A few camcorder tips

If you're running the videocamera, go for some interesting visuals. Don't just shoot just distant shots of the speaker. Get some close-ups. Add a little variety. Give people a sense of how they visually come across, both in full-body shots and in tighter head shots. Notice how the cameramen shoot people on TV, and see if you can duplicate some of that framing.



After practicing Speaking Freely for a while, some people may find themselves looking for a new level of experience and challenge. At this point, they're ready for an Advanced Speaking Circle.

This hybrid format combines the basic features of a Speaking Circle with the ten exercises in the first section of the NSP's public speaking book, How to Conquer Your Fears of Speaking Before People. The basic practices of the Speaking Circle features are still maintained -- three and five minute talks, standing in the void, receiving audience support, speaking to audience members for four to five seconds each, taking your applause, and allowing only positive feedback. However, in addition, speakers now have the opportunity to stretch themselves each week by practicing another of the book's 10 exercises.

We who stutter often grow up restricting how we present ourselves. We make sure we never take up too much space on the platform, or speak too loud. We express our emotions only within narrow limits. We make sure we don't intrude on our listeners by keeping an invisible shield between us and them.

But do we really have to stand that still when we're in front of a group? What would happen if wemoved about, even walking down the center aisle or to the back of the room? Suppose wespoke twice as loud as we normally do? Or added drama to our voice. Or deliberately put in long pauses. Or found ways to actively interact with the audience. Suppose we actually took over the room like Oprah Winfrey or Geraldo Rivera. What would happen? What would it actally feel like? Many people who stutter haven't the slightest idea because their only focus has been to simply survive the experience and nothing more. But when they try out these new behaivors, they often discover that this is really who they are, and that they've just been holding themselves back all these years. The ten exercises in the Public Speaking book are designed to broaden your comfort zone by giving you opportunities to practice specific things you can do to remove these and other self-imposed limitations.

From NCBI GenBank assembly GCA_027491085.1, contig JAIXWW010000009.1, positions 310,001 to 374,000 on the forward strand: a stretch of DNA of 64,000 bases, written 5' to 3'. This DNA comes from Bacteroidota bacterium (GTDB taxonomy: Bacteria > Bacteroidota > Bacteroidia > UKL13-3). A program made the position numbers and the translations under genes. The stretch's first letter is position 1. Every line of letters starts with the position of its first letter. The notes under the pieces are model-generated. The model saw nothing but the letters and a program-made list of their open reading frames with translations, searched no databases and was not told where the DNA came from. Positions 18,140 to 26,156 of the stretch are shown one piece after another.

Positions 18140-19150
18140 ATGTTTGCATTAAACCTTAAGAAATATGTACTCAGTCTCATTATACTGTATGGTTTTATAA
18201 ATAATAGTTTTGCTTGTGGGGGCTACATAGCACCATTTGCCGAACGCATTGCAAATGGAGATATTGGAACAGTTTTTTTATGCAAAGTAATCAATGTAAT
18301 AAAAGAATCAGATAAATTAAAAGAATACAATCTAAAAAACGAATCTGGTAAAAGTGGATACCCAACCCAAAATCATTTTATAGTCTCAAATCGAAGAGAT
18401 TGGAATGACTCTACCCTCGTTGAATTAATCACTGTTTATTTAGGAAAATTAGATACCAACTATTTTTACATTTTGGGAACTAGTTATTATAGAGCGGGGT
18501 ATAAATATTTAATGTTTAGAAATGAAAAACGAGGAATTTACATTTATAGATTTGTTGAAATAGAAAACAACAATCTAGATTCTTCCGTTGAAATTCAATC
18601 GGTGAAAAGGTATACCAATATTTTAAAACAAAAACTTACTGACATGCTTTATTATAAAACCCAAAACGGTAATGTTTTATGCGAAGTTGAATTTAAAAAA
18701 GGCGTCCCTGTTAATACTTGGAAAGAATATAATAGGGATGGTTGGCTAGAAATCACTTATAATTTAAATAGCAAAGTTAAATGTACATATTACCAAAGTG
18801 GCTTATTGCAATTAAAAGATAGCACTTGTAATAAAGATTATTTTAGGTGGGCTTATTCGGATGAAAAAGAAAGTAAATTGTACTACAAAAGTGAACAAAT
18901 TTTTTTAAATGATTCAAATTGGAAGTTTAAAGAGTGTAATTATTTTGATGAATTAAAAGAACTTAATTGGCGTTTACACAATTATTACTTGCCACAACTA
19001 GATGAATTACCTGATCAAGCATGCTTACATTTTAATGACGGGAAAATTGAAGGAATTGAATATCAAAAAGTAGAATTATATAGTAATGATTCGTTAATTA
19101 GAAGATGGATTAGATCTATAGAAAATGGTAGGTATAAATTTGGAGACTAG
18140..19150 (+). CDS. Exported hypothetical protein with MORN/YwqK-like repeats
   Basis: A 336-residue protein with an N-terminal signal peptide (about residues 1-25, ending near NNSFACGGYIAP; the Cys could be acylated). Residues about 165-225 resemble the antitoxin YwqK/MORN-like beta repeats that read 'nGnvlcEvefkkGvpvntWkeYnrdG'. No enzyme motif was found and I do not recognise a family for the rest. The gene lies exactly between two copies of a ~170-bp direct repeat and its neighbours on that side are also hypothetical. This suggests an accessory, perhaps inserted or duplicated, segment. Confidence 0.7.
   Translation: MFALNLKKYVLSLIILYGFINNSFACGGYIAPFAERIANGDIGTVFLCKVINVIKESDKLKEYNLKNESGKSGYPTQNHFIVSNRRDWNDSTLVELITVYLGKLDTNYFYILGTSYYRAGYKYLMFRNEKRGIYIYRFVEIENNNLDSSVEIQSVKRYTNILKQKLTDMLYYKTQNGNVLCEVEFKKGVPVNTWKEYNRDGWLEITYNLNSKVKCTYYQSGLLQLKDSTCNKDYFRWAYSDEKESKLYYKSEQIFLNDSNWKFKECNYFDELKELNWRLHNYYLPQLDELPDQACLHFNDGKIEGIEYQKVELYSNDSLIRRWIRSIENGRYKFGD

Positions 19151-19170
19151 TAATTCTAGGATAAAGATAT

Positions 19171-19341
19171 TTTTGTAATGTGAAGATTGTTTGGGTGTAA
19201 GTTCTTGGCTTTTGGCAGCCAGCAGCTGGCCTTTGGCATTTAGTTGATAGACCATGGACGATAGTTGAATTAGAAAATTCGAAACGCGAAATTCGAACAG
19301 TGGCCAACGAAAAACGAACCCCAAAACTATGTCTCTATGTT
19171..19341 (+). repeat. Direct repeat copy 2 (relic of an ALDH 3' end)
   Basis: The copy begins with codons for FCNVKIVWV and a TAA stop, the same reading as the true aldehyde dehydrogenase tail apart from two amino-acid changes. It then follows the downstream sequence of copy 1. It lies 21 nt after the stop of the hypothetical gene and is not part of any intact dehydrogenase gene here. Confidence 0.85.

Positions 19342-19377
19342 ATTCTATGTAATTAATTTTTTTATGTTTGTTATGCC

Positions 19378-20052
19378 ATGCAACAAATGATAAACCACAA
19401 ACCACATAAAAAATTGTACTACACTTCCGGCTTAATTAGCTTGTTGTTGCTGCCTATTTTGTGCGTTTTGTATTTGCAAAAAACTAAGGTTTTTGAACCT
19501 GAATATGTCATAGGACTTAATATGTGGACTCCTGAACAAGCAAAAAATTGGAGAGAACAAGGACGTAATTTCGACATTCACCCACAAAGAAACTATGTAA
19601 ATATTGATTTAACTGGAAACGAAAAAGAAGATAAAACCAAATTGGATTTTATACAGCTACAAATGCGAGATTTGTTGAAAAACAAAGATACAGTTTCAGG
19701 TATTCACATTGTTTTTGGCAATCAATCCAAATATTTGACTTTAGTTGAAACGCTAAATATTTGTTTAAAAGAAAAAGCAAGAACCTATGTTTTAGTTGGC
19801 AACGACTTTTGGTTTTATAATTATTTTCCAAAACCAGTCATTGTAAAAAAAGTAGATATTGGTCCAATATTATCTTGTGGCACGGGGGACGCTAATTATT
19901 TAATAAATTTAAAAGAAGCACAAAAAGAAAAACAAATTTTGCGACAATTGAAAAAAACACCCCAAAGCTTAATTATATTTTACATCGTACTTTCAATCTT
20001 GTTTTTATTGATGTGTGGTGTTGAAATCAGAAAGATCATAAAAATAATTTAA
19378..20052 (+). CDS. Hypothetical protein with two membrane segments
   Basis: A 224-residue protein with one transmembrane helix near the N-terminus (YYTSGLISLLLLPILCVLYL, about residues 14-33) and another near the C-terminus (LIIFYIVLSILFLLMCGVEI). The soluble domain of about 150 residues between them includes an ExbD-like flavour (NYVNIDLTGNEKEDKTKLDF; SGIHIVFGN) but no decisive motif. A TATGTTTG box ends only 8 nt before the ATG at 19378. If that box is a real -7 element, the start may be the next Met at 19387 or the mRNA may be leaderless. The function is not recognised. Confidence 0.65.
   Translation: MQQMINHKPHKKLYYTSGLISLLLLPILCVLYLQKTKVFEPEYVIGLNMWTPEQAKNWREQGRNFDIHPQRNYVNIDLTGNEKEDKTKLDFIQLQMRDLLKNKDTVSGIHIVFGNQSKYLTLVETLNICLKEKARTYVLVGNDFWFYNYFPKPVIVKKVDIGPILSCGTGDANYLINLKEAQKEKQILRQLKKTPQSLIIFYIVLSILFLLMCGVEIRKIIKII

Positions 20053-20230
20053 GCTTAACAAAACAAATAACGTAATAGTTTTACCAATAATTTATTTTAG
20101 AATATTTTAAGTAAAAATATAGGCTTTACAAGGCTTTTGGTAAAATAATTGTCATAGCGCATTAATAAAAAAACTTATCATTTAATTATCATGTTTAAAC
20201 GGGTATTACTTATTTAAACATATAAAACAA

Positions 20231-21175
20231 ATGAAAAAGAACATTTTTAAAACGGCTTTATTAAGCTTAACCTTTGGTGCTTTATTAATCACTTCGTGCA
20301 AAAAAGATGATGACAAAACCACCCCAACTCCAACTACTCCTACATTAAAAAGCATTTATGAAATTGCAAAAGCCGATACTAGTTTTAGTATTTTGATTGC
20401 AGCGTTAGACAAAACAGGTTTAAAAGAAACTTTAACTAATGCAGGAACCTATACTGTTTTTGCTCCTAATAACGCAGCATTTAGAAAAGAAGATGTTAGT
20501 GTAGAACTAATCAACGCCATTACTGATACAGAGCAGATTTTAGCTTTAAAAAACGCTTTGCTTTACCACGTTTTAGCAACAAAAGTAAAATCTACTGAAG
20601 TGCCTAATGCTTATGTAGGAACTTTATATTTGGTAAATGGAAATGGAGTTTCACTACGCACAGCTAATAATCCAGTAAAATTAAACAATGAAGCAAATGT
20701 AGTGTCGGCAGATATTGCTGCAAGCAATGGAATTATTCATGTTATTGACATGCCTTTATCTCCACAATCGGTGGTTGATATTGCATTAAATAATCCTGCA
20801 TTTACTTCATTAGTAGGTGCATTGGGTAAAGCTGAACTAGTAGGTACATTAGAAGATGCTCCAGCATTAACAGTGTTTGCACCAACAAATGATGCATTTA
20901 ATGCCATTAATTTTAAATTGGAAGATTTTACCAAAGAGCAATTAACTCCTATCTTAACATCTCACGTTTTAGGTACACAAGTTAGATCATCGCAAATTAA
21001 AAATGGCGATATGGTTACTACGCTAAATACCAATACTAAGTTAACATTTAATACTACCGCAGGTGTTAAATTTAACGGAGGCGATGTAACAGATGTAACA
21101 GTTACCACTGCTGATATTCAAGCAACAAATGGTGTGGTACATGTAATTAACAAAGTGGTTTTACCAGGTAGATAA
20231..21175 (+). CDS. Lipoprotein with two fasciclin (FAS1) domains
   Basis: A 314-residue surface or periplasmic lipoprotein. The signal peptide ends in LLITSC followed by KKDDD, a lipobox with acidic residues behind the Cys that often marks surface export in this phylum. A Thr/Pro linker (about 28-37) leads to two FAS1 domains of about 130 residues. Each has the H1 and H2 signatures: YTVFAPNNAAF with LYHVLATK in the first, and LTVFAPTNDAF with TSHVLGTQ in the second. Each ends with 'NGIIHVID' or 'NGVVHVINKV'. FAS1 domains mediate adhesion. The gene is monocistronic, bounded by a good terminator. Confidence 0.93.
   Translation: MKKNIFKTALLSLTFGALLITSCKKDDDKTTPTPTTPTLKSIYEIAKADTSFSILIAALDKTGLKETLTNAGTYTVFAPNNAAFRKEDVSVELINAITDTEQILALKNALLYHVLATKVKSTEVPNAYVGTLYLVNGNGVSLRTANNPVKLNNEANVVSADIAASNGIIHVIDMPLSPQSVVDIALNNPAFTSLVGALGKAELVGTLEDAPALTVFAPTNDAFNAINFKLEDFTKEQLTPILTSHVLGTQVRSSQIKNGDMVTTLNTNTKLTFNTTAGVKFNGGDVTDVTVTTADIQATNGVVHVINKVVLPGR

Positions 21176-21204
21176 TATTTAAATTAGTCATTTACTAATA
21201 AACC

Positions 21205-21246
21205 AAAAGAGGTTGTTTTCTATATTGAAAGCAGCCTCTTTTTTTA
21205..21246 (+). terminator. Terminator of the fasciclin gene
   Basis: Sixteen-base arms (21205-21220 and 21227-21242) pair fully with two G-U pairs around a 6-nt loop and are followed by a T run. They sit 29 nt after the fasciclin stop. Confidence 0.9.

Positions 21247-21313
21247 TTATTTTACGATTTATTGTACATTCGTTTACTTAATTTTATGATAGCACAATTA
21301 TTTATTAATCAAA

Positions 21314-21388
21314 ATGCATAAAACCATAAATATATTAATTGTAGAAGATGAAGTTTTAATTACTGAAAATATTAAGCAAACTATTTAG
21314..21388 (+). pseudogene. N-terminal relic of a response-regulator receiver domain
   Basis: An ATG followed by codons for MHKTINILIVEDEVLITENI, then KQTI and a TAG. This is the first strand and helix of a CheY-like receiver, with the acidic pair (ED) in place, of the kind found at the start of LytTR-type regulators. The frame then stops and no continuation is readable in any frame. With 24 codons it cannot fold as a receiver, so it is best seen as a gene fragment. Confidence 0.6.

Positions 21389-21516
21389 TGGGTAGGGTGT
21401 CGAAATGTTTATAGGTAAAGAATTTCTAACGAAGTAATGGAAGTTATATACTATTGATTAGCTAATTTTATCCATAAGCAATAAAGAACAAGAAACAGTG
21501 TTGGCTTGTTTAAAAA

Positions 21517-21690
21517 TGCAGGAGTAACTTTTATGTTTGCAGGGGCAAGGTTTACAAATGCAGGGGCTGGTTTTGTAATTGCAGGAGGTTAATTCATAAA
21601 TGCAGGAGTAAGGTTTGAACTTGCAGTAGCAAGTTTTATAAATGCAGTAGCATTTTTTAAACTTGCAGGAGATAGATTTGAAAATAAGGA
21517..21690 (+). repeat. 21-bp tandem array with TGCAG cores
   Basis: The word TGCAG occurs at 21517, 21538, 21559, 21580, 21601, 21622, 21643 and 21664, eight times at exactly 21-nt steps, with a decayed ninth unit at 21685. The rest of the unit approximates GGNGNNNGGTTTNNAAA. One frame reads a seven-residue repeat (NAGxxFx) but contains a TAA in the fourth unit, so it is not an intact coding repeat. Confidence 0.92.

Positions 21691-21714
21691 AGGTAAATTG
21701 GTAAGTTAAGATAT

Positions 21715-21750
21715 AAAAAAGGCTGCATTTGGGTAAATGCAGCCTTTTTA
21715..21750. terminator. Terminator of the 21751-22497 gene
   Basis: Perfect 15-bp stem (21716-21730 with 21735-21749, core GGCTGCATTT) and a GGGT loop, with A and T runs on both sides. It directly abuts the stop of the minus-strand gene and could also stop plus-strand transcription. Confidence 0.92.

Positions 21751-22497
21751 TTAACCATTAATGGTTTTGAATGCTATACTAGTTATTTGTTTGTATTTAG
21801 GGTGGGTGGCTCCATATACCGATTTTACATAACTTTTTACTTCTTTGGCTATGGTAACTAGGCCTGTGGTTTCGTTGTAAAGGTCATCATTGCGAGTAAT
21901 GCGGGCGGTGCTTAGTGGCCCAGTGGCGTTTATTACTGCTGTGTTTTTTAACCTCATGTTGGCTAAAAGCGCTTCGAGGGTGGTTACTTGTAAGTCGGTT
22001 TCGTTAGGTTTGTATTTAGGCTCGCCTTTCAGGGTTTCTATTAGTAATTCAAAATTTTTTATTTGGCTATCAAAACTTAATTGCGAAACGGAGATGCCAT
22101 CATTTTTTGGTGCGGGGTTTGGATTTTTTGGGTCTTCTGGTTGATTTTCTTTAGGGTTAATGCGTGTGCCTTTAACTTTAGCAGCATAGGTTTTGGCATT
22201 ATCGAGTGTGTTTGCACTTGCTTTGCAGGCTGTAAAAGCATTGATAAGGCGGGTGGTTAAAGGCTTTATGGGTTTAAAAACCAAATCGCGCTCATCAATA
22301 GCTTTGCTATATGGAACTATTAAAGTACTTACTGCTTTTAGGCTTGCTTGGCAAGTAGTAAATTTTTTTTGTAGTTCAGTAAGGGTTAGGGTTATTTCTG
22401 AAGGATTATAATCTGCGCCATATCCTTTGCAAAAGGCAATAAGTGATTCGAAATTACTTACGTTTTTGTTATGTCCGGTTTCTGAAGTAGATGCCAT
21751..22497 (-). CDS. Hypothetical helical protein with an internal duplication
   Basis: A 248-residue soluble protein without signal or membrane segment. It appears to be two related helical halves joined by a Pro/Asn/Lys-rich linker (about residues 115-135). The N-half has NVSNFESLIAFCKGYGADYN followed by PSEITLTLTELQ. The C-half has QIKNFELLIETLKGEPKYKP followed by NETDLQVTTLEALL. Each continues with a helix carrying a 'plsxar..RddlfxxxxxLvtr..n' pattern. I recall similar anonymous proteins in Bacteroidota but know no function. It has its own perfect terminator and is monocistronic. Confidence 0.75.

In an Advanced Speaking Circle, you can try out any of these new behaviors with the full guarantee that you will only receive positive feedback on whatever you do. This frees you to experiment and discover hidden powers that you may never knew you had. What's more, each time you try out a new behavior, you can compare the strange feelings of doing it with how you look on videotape. People often discover that what they thought was too loud or too forceful or too whatever was actually, when viewed from a third party perspective, just an example of someone being more alive and exciting.


Why do Speaking Freely work so well for people who stutter? It's because Speaking Freely directly influence three points of the stuttering system -- our emotions, perceptions, and beliefs.